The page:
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Grace Nunes sustained two admitted industrial injuries while employed by the State of California, Department of Motor Vehicles. In Case No. ADJ8210063, she sustained injury to her neck, upper extremities, and left shoulder, on September 13, 2011. In Case No. ADJ8621818, she sustained injury to her bilateral upper extremities from September 13, 2010 to September 13, 2011.

After being evaluated by various physicians some of whom apportioned permanent disability,her vocational expert addressed apportionment by claiming that “from a vocational standpoint, Ms. Nunes’ preexisting/non-industrial degenerative condition had zero impact to her earning capacitygiven applicant’s work history.”

Her vocational expert went on to say that “Ms. Nunes’ functional limitations and chronic pain clearly render her 100 percent permanently and totally disabled.Without question, vocational apportionment in Ms. Nunes’ case is 100 percent industrial and attributable to the specific injury of September 13, 2011.”

The WCJ found that applicant is entitled to an unapportioned award of 100 percent industrial disability based on the analysis that “applicant has rebutted the AMA Guides. She’s found to be 100% disabled as there is no evidence of previous loss of earnings capacity.”

On June 22, 2023 the Appeals Board in the en banc decision of Grace Nunes I v State of California, Department of Motor Vehicles rescinded the F&A issued by the WCJ.

It ruled that (1) Labor Code1 section 4663 requires a reporting physician to make an apportionment determination and prescribes the standard for apportionment, and that the Labor Code makes no statutory provision for “vocational apportionment;” (2) that vocational evidence may be used to address issues relevant to the determination of permanent disability; and (3) that vocational evidence must address apportionment, and may not substitute impermissible “vocational apportionment” in place of otherwise valid medical apportionment.

As an aggrieved party for the first time, Nunes subsequently filed her Petitioned for Reconsideration of the En Banc Opinion and Decision After Reconsideration which was denied on August 29, 2023 in the second En Banc decision of Grace Nunes II v State of California, Department of Motor Vehicles -ADJ8210063 -ADJ8621818 (August 2023).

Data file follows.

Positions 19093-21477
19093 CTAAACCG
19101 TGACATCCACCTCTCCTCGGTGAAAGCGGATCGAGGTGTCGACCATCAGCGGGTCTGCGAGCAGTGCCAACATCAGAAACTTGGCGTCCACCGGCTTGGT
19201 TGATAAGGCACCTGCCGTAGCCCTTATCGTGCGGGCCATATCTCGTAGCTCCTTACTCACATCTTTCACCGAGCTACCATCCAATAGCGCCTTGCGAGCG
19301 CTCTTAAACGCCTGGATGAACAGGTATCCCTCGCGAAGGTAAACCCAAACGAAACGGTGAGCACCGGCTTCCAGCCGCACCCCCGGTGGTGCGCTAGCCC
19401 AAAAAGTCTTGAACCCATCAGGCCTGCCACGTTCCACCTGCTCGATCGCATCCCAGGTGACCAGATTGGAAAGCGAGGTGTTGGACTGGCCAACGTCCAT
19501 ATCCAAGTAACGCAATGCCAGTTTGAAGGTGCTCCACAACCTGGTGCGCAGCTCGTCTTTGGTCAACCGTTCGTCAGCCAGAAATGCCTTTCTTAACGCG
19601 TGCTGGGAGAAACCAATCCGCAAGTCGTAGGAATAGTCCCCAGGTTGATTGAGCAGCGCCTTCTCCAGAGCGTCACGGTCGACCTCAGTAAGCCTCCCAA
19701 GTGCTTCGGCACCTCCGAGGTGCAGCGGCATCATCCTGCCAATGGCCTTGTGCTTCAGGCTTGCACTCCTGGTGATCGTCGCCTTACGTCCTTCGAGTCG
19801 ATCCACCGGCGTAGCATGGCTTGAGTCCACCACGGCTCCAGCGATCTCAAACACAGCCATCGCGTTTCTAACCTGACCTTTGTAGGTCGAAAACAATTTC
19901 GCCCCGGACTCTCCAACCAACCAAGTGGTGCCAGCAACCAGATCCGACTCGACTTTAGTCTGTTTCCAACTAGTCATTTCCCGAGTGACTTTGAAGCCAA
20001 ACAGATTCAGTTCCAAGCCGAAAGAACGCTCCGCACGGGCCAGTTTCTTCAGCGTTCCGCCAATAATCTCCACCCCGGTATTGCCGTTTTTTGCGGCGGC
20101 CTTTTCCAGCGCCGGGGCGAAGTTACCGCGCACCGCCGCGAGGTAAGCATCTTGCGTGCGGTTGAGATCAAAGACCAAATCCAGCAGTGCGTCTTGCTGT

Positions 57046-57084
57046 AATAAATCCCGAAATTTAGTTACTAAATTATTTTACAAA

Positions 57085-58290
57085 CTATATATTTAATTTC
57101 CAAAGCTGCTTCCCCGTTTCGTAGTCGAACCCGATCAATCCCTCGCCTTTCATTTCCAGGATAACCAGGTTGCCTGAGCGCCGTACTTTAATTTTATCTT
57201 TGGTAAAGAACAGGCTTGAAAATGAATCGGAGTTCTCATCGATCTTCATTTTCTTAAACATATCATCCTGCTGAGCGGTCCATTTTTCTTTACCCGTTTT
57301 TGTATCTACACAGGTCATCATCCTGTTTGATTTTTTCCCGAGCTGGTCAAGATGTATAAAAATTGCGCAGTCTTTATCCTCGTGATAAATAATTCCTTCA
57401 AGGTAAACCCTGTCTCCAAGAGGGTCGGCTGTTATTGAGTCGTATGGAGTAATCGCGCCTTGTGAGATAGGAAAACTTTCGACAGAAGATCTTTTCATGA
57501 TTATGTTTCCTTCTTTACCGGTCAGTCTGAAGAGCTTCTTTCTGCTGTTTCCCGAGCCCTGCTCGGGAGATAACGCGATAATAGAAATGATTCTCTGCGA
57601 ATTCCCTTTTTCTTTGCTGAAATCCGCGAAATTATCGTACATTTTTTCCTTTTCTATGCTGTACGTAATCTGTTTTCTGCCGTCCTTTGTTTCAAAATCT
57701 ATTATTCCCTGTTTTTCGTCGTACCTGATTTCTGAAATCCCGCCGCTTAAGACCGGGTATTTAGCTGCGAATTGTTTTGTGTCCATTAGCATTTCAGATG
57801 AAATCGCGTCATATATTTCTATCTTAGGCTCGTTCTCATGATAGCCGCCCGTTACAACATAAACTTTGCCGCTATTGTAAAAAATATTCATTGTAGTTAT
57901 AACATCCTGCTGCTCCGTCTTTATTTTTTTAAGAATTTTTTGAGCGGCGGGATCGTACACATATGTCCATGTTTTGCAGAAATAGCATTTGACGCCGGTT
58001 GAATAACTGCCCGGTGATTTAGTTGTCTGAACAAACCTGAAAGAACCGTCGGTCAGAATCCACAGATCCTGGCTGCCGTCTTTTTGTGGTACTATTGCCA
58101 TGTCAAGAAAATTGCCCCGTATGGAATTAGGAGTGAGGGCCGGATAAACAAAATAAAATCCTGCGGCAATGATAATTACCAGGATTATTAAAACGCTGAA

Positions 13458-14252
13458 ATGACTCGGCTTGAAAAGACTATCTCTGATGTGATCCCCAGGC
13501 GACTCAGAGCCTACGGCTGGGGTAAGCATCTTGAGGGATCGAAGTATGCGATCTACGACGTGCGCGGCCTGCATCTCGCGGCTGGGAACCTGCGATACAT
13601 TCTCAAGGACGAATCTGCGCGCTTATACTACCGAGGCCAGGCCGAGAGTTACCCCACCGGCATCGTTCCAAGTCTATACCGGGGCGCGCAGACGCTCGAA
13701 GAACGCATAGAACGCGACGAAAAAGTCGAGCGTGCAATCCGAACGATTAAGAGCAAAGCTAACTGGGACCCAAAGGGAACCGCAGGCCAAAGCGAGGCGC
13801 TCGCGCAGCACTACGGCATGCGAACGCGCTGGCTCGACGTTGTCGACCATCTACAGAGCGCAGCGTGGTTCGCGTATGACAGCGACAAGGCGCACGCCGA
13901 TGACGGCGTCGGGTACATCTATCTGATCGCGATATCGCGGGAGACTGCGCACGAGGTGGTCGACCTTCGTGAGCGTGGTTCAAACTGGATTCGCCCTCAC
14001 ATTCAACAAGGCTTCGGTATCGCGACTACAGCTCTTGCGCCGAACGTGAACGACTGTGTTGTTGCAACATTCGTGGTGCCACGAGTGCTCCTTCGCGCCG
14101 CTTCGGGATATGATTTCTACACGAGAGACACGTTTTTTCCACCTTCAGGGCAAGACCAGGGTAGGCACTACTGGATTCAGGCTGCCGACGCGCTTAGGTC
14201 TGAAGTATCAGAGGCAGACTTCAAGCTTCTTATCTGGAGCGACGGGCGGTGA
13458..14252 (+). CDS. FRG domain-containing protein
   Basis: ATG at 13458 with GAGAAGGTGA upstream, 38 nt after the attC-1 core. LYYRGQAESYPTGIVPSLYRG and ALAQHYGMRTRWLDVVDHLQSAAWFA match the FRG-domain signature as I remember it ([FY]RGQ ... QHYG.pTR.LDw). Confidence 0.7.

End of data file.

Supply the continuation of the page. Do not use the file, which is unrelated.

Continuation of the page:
Applicant contends in her Petition for Reconsideration that the apportionment analysis described by the QME is speculative and not substantial, and that applicant is entitled to an unapportioned award. Applicant further contends that vocational evidence may be used to characterize and quantify permanent disability, and that the vocational opinions expressed by vocational experts may differ from the medical evidence.

Applicant also asserts that the prohibition against using vocational apportionment in place of otherwise valid medical apportionment will result in “pass-through” apportionment that is not substantial evidence; that defendant failed to meet its burden of proof under section 4664; and that our June 22, 2023 Opinion may result in protracted discovery and litigation.

In response the Board concluded that “applicant has not established that our decision to return the matter to the trial level for development of the record and to comply with section 5313 was made in error, which, standing alone, may constitute grounds for denial of the Petition.”

Additionally the Board said “we wish to address the rhetoric used by applicant in the Petition. Applicant contends that the consequences of our decision proscribing “vocational apportionment” will be “disastrous” and will lead to an “implosion of the [workers’ compensation] system. Applicant characterizes our decision as ‘directionless’ and potentially requiring the application of ‘invalid’ medical apportionment, the result of which would be “devastating to the worker’s [sic] compensation environment. Applicant further contends that ‘lawyers’ on both sides may use this case as a sword to distract, delay and obfuscate “

We find these arguments to be unpersuasive and inflammatory. …. Our Opinion does not require the application of invalid apportionment by the parties or by the WCJ, and in those instances where there is a significant question as to the validity of a physician’s medical apportionment opinion, the vocational expert is free to offer their analysis in the alternative.”

In summary, reconsideration is inapposite because applicant’s petition offers no challenge to our determination that the current record does not comply with section 5313. We reject applicant’s contention that a vocational expert may substitute a competing theory of apportionment in place of otherwise valid legal apportionment, as inconsistent with statutory and case law authority. We further reject applicant’s contention that evaluating physicians are unwilling or unqualified to evaluate vocational evidence.”